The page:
Resonance: What does it mean to be courageous?
CAPE students studied the Holocaust to teach us all something about courage
Resonance: An exploration of courage and performance art created by 5th Grade students studying the Holocaust during the 2013-2014 school year at Durkin Park Elementary School in Southwest Chicago.
Teachers: Jillian Ryan and Cara Maloney
Teaching Artist: Anni Holm
“Resonance” and other exemplars of CAPE classrooms’ inspiring student pieces were featured at Convergence 2014.
“Every year we hope that students remember the project we do from CAPE forever. Not only because they enjoyed what we created, but also they learned something they will take with them for the rest of their life. CAPE projects create so much excitement in our classroom, when students are excited about what they are learning, they learn more!” -Jillian Ryan, Classroom Teacher, Durkin Park Elementary
For a Chicago Public School student in 2014, the history of Nazi-occupied Europe during World War II can be difficult to imagine. Making connections to victims of the Holocaust can be even more difficult for a 5th grader. A typical curriculum on this topic would have students read narratives, study the history and then write personal or persuasive narratives on the topic and themes. However, last year at Durkin Park Elementary, 5th grade teachers Jillian Ryan and Cara Maloney, working with CAPE teaching artist Anni Holm in CAPE’s Veteran Partnerships Program, carried out an ambitious arts integrated project in which students made an authentic connection to this complex and important part of history.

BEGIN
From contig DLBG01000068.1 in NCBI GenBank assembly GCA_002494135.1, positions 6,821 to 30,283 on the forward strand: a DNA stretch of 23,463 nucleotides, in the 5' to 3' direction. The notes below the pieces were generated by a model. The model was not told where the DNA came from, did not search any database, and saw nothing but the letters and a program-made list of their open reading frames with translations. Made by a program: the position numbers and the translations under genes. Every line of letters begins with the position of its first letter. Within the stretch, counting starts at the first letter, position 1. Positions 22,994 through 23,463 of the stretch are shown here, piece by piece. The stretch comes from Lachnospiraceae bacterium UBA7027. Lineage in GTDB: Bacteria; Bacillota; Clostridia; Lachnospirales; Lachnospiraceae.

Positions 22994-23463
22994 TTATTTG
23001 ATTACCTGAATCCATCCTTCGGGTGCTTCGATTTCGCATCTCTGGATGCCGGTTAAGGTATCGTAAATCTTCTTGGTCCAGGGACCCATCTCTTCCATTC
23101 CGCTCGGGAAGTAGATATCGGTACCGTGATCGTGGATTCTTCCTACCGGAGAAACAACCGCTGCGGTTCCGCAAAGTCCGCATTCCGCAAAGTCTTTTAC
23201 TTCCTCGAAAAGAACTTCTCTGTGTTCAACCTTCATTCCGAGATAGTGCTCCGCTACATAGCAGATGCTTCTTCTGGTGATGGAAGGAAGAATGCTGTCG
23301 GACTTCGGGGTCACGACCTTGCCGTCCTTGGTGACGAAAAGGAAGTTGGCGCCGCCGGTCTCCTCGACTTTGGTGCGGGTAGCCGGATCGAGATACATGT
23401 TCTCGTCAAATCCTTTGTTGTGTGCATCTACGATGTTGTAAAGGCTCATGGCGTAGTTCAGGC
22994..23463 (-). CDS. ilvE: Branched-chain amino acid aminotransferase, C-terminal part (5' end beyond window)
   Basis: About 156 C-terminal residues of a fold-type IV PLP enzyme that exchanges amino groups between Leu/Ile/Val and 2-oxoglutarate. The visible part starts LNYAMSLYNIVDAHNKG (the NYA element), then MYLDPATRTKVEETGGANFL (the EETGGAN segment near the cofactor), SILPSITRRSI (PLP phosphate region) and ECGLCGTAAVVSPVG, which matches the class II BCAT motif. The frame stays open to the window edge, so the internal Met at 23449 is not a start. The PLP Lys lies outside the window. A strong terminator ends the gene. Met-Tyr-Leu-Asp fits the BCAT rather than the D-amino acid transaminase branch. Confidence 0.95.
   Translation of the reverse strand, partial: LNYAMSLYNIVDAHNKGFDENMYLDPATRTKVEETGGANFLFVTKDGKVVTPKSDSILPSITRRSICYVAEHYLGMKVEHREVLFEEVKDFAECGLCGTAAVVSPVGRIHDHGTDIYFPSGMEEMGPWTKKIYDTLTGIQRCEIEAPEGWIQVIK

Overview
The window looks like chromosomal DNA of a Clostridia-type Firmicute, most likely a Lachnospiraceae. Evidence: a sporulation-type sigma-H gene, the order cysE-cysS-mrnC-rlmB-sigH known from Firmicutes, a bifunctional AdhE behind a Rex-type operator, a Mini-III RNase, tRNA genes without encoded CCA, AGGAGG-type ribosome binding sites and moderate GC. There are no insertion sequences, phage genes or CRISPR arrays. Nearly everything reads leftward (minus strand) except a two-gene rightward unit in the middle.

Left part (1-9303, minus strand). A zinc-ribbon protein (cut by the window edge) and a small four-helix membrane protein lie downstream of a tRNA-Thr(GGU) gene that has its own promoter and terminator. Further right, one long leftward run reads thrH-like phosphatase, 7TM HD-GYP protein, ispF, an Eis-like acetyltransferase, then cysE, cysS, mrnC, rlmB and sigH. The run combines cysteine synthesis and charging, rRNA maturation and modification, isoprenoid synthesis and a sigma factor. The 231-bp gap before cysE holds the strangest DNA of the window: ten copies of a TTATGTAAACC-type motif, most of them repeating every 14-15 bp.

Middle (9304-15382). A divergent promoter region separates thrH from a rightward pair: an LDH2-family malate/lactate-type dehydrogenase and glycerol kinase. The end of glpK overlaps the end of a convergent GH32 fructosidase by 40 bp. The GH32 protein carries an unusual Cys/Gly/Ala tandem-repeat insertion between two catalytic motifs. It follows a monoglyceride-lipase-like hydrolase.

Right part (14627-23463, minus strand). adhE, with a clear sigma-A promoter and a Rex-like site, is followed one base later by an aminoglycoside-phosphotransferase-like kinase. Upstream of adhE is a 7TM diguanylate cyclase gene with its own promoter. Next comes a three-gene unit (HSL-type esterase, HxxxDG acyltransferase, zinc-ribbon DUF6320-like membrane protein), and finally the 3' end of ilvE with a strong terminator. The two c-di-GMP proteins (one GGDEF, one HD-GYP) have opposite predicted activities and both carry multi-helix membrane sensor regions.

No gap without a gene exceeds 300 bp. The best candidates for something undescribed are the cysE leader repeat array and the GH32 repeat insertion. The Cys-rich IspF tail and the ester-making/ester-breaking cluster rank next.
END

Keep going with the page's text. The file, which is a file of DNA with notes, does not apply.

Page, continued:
The instructors started by establishing the concept of courage as the “Big Idea” that is central to many Holocaust narratives. In their Language Arts units the students read two books in which courage is a central theme: Number the Stars (Lois Lowry) and Willow Run (Patricia Reilly Giff).
For Anni, whose background is in performance art and social arts practice, the concept of courage was an ideal starting point for collaborating with this group of students and teachers. (see Anni’s work here.)
The instructors held multiple discussions and activities with their students to flesh out their inquiry question, “What does it mean to be courageous?” They looked to the novels, but also asked students to draw upon their own personal experiences as they developed their project. In this way, students made their own connections between the history of the Holocaust and their personal lives.
“I think that we can learn to help other people out. Like Anne Marie helped her Jewish friend escape to Sweden.” -5th Grade Student at Durkin Park Elementary
Through a series of individual and group performance activities in each classroom, the students soon decided that courage depends a lot on the support of others; that one person cannot be courageous and alone. Students discovered that when creating their performance pieces, the more support they received from one another, the easier it became to be courageous and take risks. Jillian and Cara’s classrooms then collaborated to create a large-scale performance art piece, which they performed and documented on-site at the Illinois Holocaust Museum and Education Center.
“The way that we were all dressed and working together, they would know something was going on [if they saw our performance]. They might say that is cool what those kids are doing. Ms Anni said we want people to think about what we are doing and ask questions.” -5th Grade Student at Durkin Park Elementary
In their final performance, sixty 5th grade students, with help from their teachers and parent volunteers, demonstrated the strength and courage that comes from supporting each other. The students walk hand in hand, silently and reverently, circling the Holocaust museum until they reach an adjacent field. The entire group forms a large circle to express a powerful idea: courage comes through unity- an idea that resonated for victims of the Holocaust and also for these student-artists.